In life, we all need other people to help at various times. While it’s always nice to know who we’re dealing with, there are unavoidably times when we’re forced to deal with a service contractor that we don’t know. In times like those most of us grit out teeth and hope that we’re making a wise choice but, with the proper strategy it’s possible to minimize your chances of getting ‘shafted’ by an unscrupulous construction company.
Here’s 7 tips on how to weed out bad construction companies:
Tip #1:Appearances count. Most scammer construction companies know that too and they’re hard to spot because they ‘look the part’, but there are some scammers who are new to the game and they do leave indications of their bad intent or poor qualifications of such things as (a) unprofessional attire (b) no business card (c) no markings on their vehicle… etc.. Just use your eyes and see if they look like somebody who’s successful and/or serious about doing and staying in business.
Tip #2:Have some idea of what the range of prices should be and be very wary of a ‘deal’ that sounds too good to be true. If it sounds too good to be true, it probably is because all these guys operate under pretty much the same cost constraints.
Tip #3:Ask for references. 99.99% of companies should have them. Be cautious if told that ‘we just changed our name’ or ‘I’m from out-of-state and nobody around here knows me’ or something like that. It’s not your job to give newcomers a chance. Insist on several references and take the time to call them. And don’t forget to do a Google on the company and the person’s name.
Tip #4:Get everything in writing. It’s that simple. This is business and certain protocols apply. If the even any disagreement arises, you’re ‘up a creek without a paddle’ if you don’t have everything in writing. Don’t settle for any of this, ‘My word is my bond B.S. and a handshake is good enough for me’.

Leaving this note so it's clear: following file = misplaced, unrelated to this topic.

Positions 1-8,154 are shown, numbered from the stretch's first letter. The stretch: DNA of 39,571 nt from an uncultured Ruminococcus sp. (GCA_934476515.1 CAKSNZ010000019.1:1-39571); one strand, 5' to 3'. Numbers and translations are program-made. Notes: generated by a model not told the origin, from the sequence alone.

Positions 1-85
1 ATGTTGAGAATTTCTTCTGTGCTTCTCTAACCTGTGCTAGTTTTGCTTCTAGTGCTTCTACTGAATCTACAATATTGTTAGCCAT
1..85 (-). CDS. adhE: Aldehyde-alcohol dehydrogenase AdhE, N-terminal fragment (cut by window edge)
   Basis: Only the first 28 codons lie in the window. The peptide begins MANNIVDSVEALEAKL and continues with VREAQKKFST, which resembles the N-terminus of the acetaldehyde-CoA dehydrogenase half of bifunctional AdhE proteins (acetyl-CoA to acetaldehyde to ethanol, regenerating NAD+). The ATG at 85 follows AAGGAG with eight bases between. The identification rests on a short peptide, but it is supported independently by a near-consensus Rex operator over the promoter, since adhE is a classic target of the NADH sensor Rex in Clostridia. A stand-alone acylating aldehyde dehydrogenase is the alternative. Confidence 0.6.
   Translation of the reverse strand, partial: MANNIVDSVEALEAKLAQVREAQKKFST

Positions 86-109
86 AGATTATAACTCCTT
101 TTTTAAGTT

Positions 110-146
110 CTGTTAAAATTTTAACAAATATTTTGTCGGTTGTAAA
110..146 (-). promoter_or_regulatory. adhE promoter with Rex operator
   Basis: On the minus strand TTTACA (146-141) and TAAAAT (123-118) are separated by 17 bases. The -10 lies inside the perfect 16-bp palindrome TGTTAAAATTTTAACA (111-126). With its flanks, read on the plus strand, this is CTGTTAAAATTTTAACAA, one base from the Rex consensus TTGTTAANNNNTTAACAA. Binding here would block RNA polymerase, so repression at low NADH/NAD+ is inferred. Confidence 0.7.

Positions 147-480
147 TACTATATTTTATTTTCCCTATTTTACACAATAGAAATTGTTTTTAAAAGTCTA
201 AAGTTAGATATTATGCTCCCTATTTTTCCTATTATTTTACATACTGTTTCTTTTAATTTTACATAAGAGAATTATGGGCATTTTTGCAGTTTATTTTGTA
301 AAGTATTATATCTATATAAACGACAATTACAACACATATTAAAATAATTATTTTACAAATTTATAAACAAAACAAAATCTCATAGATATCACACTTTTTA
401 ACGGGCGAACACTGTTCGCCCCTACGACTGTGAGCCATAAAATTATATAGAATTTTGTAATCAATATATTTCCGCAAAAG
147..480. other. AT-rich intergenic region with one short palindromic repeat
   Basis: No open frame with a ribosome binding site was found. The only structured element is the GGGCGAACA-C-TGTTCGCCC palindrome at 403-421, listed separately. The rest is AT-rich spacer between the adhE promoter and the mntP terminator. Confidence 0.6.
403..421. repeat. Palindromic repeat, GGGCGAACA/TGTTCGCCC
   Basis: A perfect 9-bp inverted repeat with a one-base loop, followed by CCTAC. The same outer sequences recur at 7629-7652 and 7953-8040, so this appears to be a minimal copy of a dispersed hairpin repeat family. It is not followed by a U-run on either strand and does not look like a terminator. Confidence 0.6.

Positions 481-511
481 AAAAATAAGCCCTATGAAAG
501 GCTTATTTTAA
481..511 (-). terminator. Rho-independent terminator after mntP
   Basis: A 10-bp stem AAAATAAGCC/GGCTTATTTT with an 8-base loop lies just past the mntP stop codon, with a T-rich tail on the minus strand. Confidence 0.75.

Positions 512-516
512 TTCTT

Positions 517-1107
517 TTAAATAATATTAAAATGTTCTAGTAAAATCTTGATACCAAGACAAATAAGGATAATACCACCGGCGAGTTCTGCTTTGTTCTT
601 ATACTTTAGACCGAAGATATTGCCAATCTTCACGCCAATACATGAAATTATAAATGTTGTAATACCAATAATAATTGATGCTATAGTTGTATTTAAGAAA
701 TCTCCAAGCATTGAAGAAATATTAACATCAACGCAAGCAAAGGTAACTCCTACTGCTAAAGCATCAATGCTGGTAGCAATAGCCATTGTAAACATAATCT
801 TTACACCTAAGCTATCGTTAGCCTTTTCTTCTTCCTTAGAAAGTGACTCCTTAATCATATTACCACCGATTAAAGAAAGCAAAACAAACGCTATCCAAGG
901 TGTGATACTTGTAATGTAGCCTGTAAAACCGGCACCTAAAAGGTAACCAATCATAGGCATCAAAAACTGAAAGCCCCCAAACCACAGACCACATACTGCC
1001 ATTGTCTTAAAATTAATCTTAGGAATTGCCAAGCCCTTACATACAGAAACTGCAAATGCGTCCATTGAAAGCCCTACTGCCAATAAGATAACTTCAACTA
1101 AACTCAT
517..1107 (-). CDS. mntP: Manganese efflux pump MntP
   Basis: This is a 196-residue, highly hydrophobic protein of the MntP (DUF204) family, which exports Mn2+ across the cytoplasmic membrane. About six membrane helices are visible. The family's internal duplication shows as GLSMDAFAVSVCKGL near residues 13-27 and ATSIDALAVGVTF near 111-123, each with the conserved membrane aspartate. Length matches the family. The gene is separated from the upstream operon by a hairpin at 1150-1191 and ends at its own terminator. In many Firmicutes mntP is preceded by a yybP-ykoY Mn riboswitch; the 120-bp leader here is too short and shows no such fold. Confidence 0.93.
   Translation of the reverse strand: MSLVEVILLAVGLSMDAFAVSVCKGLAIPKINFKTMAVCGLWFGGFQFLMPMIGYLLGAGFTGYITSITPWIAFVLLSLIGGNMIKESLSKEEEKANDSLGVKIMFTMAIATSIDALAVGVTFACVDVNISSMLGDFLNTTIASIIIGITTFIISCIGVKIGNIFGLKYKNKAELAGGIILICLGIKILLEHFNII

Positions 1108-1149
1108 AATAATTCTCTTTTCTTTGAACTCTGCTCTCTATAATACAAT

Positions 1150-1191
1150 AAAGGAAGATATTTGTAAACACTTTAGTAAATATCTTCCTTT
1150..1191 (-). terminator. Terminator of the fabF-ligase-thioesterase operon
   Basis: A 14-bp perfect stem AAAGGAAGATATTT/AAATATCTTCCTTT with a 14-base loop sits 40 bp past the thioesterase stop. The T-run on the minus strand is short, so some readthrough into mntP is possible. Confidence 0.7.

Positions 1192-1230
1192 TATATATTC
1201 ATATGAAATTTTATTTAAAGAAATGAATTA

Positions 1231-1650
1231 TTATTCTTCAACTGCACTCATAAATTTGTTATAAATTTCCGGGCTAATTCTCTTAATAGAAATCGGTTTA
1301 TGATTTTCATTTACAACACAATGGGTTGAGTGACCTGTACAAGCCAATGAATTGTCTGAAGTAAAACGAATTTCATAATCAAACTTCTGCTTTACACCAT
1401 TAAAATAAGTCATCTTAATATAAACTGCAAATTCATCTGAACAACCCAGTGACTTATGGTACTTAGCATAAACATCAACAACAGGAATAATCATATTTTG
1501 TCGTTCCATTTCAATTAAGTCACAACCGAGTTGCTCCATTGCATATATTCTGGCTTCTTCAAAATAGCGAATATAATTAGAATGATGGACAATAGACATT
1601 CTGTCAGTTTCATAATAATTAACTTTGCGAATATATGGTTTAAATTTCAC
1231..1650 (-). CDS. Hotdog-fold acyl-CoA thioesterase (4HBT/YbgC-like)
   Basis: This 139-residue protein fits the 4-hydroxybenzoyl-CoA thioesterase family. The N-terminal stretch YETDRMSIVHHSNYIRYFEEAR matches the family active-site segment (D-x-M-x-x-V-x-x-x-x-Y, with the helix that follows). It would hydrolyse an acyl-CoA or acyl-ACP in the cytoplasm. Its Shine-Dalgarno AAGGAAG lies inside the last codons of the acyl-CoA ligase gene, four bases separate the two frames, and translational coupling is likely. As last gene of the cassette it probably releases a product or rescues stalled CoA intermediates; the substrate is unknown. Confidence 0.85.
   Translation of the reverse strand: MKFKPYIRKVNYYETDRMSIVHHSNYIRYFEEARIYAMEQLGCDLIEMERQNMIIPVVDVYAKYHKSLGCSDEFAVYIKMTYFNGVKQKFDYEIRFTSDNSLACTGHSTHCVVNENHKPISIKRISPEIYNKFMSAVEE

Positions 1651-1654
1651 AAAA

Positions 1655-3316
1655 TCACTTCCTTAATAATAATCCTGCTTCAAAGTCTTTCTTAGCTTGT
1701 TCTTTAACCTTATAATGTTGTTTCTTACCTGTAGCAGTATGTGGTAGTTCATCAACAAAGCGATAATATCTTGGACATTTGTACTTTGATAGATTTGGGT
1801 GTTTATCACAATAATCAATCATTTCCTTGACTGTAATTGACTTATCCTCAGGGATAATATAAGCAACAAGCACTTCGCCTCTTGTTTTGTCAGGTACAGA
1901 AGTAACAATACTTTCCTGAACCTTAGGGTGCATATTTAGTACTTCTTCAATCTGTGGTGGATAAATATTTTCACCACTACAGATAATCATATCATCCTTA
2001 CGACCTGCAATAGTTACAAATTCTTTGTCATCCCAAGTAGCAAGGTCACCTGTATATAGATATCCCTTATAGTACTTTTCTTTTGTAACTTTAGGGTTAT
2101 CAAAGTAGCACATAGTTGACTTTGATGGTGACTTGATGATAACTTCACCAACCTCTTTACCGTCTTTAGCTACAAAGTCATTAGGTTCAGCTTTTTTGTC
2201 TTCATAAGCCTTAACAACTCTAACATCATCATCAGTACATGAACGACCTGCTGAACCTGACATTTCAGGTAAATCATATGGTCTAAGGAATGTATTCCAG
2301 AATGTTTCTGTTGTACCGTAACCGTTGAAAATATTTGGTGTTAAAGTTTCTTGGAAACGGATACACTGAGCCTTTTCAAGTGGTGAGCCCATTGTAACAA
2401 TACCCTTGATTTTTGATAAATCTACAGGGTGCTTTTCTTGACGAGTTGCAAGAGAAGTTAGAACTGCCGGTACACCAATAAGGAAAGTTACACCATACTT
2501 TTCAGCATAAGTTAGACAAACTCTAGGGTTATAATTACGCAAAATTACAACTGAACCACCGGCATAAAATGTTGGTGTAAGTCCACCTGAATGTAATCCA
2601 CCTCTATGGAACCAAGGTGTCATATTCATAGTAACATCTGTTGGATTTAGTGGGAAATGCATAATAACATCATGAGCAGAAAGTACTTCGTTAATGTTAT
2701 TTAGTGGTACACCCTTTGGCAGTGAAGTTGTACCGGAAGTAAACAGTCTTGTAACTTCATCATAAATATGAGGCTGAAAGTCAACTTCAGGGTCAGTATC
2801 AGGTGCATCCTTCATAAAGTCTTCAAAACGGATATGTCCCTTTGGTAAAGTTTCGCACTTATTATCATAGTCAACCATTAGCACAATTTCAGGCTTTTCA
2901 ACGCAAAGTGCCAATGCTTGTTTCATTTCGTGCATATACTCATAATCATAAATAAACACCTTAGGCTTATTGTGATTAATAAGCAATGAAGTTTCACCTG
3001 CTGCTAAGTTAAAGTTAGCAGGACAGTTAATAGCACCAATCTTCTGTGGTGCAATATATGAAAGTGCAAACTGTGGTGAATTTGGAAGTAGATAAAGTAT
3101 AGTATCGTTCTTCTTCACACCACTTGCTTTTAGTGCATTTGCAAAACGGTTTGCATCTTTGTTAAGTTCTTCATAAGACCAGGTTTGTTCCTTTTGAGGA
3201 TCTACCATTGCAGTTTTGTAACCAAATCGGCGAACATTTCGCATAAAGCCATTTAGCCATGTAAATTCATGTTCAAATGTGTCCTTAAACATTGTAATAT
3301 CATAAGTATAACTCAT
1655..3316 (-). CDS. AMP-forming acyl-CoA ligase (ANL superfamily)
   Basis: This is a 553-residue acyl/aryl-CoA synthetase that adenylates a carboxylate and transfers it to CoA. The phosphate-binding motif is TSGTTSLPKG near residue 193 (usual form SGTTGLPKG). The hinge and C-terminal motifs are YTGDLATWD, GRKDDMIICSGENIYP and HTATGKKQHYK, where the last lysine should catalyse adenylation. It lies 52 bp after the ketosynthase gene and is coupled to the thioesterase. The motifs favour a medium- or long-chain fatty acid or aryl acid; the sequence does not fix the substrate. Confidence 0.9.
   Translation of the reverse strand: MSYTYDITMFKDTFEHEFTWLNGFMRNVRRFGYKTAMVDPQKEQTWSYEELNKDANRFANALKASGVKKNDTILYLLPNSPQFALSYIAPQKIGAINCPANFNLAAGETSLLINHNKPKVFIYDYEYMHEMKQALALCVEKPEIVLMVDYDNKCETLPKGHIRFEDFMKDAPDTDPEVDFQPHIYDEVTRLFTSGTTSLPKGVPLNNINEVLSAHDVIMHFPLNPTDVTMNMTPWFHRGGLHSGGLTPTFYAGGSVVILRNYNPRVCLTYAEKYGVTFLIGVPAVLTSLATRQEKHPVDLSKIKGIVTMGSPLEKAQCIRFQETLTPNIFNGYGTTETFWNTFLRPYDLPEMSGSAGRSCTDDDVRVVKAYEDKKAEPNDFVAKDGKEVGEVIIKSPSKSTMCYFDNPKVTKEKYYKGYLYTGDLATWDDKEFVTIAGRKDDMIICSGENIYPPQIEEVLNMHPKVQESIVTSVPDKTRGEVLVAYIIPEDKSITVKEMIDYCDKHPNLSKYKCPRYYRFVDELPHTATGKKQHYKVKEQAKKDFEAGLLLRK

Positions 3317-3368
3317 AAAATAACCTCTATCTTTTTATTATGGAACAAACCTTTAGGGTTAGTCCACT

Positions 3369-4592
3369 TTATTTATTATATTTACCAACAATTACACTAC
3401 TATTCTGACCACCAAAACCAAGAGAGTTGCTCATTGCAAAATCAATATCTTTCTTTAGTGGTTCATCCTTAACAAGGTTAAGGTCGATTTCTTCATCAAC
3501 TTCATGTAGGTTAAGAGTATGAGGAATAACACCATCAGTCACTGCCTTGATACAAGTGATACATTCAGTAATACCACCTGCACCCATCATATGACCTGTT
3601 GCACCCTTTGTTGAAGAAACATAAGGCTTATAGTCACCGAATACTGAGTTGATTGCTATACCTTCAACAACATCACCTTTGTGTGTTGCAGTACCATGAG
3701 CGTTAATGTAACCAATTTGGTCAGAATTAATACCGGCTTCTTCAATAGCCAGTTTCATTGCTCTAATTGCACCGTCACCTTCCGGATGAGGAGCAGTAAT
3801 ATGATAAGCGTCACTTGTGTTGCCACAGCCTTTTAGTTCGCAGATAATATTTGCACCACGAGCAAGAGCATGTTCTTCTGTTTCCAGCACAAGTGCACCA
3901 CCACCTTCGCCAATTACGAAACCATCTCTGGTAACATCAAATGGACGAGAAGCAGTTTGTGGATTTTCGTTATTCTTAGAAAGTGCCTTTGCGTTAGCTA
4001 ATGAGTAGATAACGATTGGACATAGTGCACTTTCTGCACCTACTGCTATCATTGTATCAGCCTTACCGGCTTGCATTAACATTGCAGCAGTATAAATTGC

Tip #5:Trust your gut feelings and intuition. If you make a mistake, then most probably the company will just find another customer somewhere else. But if you go with a company that you really didn’t feel totally comfortable about to begin with… you’ve only yourself to blame for the misery you’ll suffer.
Tip #6:Always get a second opinion. Matter of fact, there’s really nothing wrong with having somebody with you who has more experience in negotiating with construction companies (assuming that’s what kind of job it is). The person you’re talking with won’t like it but even Kings have multitudes of advisors so…. two heads are better than one.
Tip #7:Always get duplicate bids. The bid is what it all comes down to. Contractors can say and promise anything but what finally makes it to ‘paper’ is what counts so that’s what you need to compare. Don’t worry about making too much work for the contractor because, if they’re any good, it’s all done on a computer anyway.
Those 7 tips, if you’ll observe and do them, should protect you from getting scammed. It happens to people every day but it shouldn’t happen to you if you’re careful.